Chemistry is tricky, especially in football. The old cliché is that you need ’11 players’ to work together, meaning the players who are on the pitch at any given time.
The reality is that you need A LOT more players than that for it to work. Starters, backups, third strings. Creating that chemistry is an art, frankly, and in college football, it encompasses everything from recruiting to offseason practices to actual games.
Nick Saban from Alabama has a “process” because it works, but it also makes it look like a paint-by-numbers canvas that anyone can use. Saban’s talent is to paint outside the lines in a way that doesn’t even look like what he does.
Part of the reason the Longhorns hired Steve Sarkisian was because he worked for Saban, and lately Saban’s former apprentices seem more and more willing to give their own masterclasses.
Jimbo Fisher already has a national championship with Florida State, and with Texas A&M, he’s created a 2022 recruiting class that could completely change that program.
Georgia, led by former Saban defensive coordinator Kirby Smart, has just won its first national title.
For every Smart, of course, there’s a Jeremy Pruitt. Not all of Michelangelo’s apprentices got bigger and better.
So at a time of year when you rely on the scoreboard as a guide, you’re looking for signs that the chemistry a team like Texas badly needs is simmering.
Sarkisian offered some insight on Saturday night when asked what has improved between last offseason and this offseason.
Lots of talk about quarterbacks, of course.
But Sarkisian then revealed an offhand comment from one of his players during training earlier this spring.
This player told Sarkissian that no one on the team wanted to let the others down.
“That’s one of the coolest things a player has said to me since I’ve been here,” Sarkisian said.
He called the comment a “big step” from January. It could also be a huge step up from last season when this team seemed to be collapsing collectively, at least on the pitch, as they finished 5-7.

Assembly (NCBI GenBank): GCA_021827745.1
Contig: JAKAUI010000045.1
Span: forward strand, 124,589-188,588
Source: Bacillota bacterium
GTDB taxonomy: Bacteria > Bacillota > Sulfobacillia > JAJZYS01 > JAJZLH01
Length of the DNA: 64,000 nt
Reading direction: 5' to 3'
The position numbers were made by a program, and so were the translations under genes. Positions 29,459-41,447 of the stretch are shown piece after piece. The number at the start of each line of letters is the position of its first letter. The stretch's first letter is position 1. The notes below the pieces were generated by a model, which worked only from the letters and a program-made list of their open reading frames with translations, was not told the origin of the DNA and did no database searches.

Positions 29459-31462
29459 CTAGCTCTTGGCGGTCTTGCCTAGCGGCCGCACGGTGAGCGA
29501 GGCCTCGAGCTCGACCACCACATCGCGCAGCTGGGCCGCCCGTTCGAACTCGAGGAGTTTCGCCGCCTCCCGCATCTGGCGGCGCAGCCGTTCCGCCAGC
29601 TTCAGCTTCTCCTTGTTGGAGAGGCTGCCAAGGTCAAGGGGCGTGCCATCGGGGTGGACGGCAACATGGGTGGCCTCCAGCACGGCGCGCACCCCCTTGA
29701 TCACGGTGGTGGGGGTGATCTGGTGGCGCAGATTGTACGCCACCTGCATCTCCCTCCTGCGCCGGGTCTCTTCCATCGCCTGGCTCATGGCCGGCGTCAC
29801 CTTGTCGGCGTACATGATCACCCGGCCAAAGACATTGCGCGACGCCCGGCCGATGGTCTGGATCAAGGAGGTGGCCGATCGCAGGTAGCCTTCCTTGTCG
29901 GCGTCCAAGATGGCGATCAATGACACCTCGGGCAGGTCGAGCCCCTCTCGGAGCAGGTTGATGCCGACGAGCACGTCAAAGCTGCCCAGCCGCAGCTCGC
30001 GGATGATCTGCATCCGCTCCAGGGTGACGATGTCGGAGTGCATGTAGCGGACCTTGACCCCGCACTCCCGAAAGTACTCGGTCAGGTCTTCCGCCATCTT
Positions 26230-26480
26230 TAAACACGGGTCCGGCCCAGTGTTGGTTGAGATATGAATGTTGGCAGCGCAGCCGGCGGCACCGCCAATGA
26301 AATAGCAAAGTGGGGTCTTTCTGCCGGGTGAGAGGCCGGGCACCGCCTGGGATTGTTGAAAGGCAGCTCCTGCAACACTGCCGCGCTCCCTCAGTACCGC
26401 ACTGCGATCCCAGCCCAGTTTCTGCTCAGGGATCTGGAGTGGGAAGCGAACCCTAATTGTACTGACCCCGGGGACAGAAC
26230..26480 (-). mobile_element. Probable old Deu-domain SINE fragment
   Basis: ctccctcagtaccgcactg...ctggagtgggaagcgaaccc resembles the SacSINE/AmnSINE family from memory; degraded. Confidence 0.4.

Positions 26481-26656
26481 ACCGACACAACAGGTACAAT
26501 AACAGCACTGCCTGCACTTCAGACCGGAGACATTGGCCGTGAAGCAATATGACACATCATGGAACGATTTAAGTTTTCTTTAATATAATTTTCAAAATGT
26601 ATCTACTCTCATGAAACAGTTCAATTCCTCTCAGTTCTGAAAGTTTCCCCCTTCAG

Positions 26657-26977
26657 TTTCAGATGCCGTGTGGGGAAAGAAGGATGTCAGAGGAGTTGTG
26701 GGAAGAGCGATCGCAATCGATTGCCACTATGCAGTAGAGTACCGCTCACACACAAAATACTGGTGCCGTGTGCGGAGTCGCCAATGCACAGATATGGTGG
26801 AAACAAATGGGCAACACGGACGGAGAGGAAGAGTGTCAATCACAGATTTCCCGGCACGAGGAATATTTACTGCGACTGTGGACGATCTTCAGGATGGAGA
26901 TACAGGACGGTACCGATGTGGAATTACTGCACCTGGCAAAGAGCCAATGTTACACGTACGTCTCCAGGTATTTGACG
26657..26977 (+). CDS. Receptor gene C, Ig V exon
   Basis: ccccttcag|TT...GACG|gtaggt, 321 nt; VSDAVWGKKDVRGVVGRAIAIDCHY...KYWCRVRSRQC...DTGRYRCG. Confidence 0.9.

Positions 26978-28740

It’s a small thing, of course, but it’s encouraging. Sarkisian admitted that the other area where his team has improved is football IQ.
The Longhorns have emphasized situational football during training, although he made sure to stress that “everything is situational football”, but some situations are more special than others. In fact, Sarkissian went through almost all of these special situations on Saturday.
But football IQ can be taught, trained and honed. Chemistry? It’s much more tricky.
Coaches can do everything they can during the recruitment process (and the re-recruitment process in the case of transfers) to find like-minded players who share their vision and values.
But, ultimately, there’s a degree to throwing some 90 disparate people into one room and watching what happens when people stop being polite and start being real.
We are not past the polite phase of the offseason.
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But, according to Sarkissian, if you build lasting chemistry now, it can help you get through those times when things start to get real. You know, maybe early September against Alabama?
“When you have a real team and you rely on each other and you can rely on each other, that’s a positive sign,” Sarkisian said.
You can find Matthew Postins on Twitter @PostinsPostcard.
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